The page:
The Foreign Secretary announced new legislation in the House of Commons that would help end the friction caused by the Northern Ireland Protocol wh
The Foreign Secretary announced new legislation in the House of Commons that would help end the friction caused by the Northern Ireland Protocol while still respecting the EU’s single market.
The plans would end the requirement for bureaucratic customs checks on goods crossing the Irish Sea to the province that have undermined the UK’s internal market since the end of the Brexit transition period.
Instead, goods which are travelling from Great Britain to Northern Ireland that are set to stay in the UK will be allowed to use a “green lane”.
Any companies found to be using the system to smuggle goods into the EU via the Republic of Ireland will be hit with heavy fines.
“The UK has proposed what we believe to be a comprehensive and reasonable solution,” Ms Truss told MPs today.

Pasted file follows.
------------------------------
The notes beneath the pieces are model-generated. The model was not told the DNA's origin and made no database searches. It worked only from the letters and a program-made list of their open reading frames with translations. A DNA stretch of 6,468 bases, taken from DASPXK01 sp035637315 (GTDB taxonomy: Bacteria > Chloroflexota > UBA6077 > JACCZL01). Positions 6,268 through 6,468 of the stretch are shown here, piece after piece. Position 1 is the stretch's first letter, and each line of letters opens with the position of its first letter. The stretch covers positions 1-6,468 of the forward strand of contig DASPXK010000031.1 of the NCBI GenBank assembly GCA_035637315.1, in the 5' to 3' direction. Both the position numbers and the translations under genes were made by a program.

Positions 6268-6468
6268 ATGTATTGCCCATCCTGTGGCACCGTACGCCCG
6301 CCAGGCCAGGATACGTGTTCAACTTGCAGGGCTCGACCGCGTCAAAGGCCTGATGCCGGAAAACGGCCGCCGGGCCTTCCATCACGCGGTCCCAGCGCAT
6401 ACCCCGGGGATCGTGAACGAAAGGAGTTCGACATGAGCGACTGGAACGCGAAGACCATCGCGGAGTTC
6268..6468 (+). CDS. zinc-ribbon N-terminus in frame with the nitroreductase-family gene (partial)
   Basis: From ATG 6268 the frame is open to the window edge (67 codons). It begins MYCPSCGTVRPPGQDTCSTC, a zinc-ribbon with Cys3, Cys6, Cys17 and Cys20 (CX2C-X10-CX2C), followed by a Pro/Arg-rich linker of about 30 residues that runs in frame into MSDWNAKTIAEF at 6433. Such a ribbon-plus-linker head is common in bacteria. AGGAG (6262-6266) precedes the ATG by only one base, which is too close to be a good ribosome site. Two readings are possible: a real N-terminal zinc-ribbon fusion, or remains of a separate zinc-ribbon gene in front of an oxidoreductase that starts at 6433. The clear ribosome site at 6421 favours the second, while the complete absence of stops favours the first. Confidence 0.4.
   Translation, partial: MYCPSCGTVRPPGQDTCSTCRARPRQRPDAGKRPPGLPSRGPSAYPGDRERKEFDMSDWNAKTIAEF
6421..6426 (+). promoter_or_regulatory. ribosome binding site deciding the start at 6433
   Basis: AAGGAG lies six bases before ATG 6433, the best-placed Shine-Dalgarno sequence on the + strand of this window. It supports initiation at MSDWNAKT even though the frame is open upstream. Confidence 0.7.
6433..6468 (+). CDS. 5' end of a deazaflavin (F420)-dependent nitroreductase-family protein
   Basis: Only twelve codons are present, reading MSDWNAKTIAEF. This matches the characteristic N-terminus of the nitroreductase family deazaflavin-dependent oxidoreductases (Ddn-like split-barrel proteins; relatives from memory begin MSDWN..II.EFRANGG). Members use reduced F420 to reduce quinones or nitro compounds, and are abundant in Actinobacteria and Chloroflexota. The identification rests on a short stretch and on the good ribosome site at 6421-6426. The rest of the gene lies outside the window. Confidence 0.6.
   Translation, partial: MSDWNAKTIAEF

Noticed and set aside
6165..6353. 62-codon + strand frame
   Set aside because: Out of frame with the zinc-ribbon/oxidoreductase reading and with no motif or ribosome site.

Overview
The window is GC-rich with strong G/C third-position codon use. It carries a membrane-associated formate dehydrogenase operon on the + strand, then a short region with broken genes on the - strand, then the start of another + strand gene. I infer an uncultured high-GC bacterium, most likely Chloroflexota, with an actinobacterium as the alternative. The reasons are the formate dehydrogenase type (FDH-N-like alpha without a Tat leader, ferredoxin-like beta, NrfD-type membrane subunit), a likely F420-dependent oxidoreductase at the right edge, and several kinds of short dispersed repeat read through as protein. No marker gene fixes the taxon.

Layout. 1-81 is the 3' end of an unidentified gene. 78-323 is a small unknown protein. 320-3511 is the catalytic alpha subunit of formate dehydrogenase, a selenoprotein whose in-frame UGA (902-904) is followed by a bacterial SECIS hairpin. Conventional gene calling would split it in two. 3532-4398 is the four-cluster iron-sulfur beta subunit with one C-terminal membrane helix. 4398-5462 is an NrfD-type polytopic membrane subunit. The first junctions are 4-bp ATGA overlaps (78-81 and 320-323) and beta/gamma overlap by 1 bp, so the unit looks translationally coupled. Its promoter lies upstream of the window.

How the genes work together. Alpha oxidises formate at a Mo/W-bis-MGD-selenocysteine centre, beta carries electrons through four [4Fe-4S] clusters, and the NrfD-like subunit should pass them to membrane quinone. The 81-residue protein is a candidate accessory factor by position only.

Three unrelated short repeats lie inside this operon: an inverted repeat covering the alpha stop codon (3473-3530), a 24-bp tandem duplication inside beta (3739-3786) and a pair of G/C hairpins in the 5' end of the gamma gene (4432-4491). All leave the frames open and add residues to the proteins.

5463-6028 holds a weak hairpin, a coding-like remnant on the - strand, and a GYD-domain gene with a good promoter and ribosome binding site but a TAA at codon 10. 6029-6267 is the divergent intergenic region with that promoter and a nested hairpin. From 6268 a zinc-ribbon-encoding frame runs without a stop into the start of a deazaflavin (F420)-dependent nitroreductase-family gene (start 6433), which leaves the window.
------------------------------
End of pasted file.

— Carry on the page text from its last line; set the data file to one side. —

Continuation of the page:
“Out proposed solution would meet both our and the EU’s original protections for the Protocol.”
But the EU appeared to reject the plans this morning, before they had even heard them.
The European Commission said Britain must continue negotiating based on the proposals put forward rather than introducing legislation without the support of Brussels.
Spokesman Daniel Ferrie told a press briefing in Brussels this morning: “I think our message is loud and clear: engaging with us on the basis of the proposals we put forward last October, engaging with us on those flexibilities, is a much better course than engaging unilaterally.”
Ms Truss’s announcement today came after more than six months of talks with the EU led to no progress.
More to follow…